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From the Desk of Legislator Dave Mejias: June 19, 2009

Protecting Your Home & Family From West Nile Virus

Beginning over a month ago the Nassau County Department of Health and Public Works began mosquito surveillance and control activities for the West Nile Virus. The departments work closely together to help control the spread of mosquito-borne disease. The summer of 2008 saw a sharp increase in the number of confirmed West Nile Virus cases in Nassau County compared to the last five years. While there is no way to predict what 2009 will bring it is best to assume a similar level of activity as 2008. With the steady and at times heavy rainfall we have experienced during the late spring and early summer mosquito populations are expected to increase. The best way for residents to prepare their families and properties to minimize exposure to the virus is by taking the following preventative steps:

Empty standing water from old tires, garbage cans, or any object than can hold water.

Make sure roof gutters drain properly and efficiently and clean clogged gutters in the spring and fall.

Keep swimming pools chlorinated and their covers free of stagnant water.

Change the water in birdbaths every two or three days.

Keep windows and door screens in good condition and repair ripped or broken ones.

Consider wearing long sleeves, pants, socks and mosquito repellent (according to directions) where mosquitoes are active, especially in the late afternoon and at dawn and dusk.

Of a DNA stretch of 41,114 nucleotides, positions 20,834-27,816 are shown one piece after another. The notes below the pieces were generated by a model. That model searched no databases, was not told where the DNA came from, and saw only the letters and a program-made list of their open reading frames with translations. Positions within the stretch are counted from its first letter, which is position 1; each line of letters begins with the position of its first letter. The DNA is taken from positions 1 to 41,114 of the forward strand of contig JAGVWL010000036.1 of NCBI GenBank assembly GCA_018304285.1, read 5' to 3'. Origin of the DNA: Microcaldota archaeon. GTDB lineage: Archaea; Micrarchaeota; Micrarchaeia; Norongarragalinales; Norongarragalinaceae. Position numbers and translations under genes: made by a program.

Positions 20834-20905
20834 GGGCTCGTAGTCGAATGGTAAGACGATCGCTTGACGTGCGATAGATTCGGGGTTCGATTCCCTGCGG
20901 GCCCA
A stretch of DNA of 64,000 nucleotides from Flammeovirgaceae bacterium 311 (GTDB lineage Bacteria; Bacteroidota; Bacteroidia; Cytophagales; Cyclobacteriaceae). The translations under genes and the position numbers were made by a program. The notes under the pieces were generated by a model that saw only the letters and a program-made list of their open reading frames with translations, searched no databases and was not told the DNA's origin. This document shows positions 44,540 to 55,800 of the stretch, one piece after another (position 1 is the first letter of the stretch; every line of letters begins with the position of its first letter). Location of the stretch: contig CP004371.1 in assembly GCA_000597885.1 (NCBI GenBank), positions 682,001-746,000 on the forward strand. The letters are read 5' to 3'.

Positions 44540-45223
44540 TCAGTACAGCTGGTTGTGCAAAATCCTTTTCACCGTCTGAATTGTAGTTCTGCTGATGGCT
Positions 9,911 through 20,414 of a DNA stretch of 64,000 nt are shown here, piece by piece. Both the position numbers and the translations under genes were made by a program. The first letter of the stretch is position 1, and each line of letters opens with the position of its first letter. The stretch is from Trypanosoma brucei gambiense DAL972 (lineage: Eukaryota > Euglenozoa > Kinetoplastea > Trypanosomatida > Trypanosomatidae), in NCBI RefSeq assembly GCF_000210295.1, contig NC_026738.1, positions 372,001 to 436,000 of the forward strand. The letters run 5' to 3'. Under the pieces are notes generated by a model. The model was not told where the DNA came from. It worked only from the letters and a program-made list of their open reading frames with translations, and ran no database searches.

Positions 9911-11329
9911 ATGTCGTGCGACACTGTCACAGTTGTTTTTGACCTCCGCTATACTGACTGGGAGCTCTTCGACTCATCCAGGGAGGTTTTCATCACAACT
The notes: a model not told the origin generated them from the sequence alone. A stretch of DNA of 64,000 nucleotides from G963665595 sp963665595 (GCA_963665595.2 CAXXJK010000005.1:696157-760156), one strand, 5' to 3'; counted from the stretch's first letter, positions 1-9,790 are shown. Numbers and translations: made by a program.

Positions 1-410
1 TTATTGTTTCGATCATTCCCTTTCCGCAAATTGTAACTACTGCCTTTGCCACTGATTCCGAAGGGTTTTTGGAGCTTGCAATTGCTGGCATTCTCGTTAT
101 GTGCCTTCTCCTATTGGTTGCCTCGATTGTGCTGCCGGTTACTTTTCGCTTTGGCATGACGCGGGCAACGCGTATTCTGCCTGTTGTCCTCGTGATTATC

If you have excessive mosquito problems, stagnant water or drainage problems call the Nassau County Department of Public Works at 572-1166 weekdays from 7:45 a.m. – 3:30 p.m.

For more information concerning West Nile Virus please contact the Health Department Information Line at 227-9700.

For additional information or to report a dead bird you can phone the Nassau County Department of Health at 572-1211, weekdays from 7:45 a.m. – 3:30 p.m. Although dead birds may provide an indication of the presence of West Nile Virus activity in the area, most dead birds will not be collected for laboratory analysis but rather recorded in a database for future reference.

The best way to fight any virus is through prevention. Following these simple recommendations will help prevent the spread of West Nile Virus.